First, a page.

On average, Person spends between $1,000-$1,500 to have a 32-page children’s book illustrated and formatted. With organic marketing (no paid ads), she says she can recoup upfront expenses within about 90 days. With everything beyond that being profit, she says she is making a return on investment.
“I have a solid evergreen product that I can repackage and market for years,” Person confirms. With this income stream churning in the background, she can focus the bulk of her time on workshops and curriculum writing to help improve student achievement among children of color. Given her aims, Person says that self-publishing is well worth the toil.
Julie McCarron is a Los Angeles-based celebrity ghostwriter who has taken up the pen to be the voice of authors via both the traditional and self-published routes. Indeed, many of the books out on the market that claim to be written by celebs are really co-written, side-by-side with a professional author like McCarron (who explains that she is sometimes credited on the cover as “written with,” but is more often a true, unnamed “ghost”). McCarron says that self-published books might eventually earn money, but that doesn’t always give authors the credibility they want, especially from their peers who have secured a traditional book deal.
“When an agent with a celebrity client and a guaranteed Big Five publisher is interviewing writers, I always throw my hat in the ring,” McCarron says. “Many famous people get huge book advances starting in the six figures; I try to negotiate a percentage of that advance. Or, I charge a flat fee with no participation in royalties. The game has changed, so I now work on many self-published books. The upside is there are no managers, no editors, no rushed deadlines, and authors get to say exactly what they want, how they want. But it isn’t the same as working in the publishing business.” How so? Many self-published authors who have a great book still find their cost-to-revenue ratio upside down, she explains.
“Let me sum it up for you: You will pay anywhere from nothing to $20K to self-publish and sell under 100 copies 99 percent of the time,” McCarron says flatly. She questions the real value of having a book on the shelves, if it doesn’t come with the profitability or cachet that published authors often covet.
Luke Palder is the CEO of ProofreadingServices.com, and some of his biggest clients are authors seeking to self-publish their academic and trade books. When asked how a writer can price their self-published project to make sure that they make their money back, Palder says the reality is that most writers will not directly make back their investment in the self-publishing process through book sales—those who, he explains, generally fall into one of three buckets:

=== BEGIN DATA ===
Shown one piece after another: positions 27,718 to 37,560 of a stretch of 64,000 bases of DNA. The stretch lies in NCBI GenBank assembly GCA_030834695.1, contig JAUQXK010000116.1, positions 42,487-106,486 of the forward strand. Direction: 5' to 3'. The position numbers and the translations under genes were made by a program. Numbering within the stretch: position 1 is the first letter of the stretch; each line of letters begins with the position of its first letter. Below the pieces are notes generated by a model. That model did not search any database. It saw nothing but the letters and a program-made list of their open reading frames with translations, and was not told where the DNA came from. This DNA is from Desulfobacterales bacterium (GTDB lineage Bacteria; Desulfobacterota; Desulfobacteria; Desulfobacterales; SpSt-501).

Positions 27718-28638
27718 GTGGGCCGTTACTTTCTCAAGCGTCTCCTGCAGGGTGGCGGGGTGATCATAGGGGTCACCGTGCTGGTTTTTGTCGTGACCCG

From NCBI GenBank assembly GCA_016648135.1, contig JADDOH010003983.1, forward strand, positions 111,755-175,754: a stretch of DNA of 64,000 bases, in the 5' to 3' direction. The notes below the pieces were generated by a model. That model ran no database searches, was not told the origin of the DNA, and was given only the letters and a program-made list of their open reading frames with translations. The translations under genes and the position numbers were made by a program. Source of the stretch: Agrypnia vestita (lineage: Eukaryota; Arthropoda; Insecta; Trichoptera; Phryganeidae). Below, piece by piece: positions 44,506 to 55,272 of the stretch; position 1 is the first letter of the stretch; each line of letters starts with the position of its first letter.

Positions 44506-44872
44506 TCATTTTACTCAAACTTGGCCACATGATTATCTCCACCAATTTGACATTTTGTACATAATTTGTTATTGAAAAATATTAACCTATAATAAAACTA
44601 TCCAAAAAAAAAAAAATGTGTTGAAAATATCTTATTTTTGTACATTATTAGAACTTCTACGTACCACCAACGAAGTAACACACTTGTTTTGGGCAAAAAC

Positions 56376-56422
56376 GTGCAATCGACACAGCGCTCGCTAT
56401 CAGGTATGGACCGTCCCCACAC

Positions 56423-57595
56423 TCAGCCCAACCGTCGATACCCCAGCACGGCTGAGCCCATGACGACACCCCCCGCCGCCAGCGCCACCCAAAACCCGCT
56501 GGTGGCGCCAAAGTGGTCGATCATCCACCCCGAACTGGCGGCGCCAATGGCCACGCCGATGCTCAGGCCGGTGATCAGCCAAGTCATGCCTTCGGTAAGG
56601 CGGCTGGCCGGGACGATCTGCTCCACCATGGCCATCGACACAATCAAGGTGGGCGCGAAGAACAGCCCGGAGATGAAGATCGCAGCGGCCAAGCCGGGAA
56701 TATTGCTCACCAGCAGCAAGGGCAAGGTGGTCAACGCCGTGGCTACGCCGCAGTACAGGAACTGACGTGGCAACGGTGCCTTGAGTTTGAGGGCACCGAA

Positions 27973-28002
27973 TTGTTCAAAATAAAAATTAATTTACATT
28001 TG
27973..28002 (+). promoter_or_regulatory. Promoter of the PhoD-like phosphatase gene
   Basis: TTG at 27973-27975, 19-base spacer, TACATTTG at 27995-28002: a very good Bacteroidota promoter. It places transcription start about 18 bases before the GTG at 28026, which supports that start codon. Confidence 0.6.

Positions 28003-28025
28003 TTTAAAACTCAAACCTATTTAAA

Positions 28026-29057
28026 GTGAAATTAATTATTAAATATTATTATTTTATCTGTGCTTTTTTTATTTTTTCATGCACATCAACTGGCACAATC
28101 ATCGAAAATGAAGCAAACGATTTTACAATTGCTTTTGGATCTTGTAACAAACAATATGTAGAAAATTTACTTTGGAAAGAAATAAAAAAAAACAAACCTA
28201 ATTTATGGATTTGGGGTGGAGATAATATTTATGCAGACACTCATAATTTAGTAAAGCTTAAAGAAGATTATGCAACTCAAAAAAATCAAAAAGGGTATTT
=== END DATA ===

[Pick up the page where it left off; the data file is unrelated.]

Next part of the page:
“The first frame their return on investment as the joy of having self-published,” Palder says. “That means that they are thrilled to have accomplished a life goal, and any money they make in the process is icing on the cake. The second are expert marketers. Above all, that means they have built up a mailing list. And the third group uses their book to sell something else that’s a much bigger-ticket item. This strategy is common with self-help authors and CEOs of companies.”
Palder says that upfront costs for editing and proofreading usually tally around $1,000 for budget-conscious writers, but it is an expense that most self-published authors are willing to pay if they’ve been toiling over a book for years. But Palder reminds aspiring authors that in order to sell books, publishing companies do an awful lot of marketing. They go out of their way to find readers and to convince perfect strangers to pick up your title, versus another one with a similar topic. To stay competitive, self-published writers need to invest in marketing too. This might mean paying for a social media manager to grow your personal following and email list, or hiring a copywriter to make captions even catchier—or to write enticing book descriptions for your Amazon sales page.
Palder says that the old adage “If you build it, they will come” is not a phrase that applies to self-publishing. Deliberate and active marketing are the best ways to earn profit from self-publishing.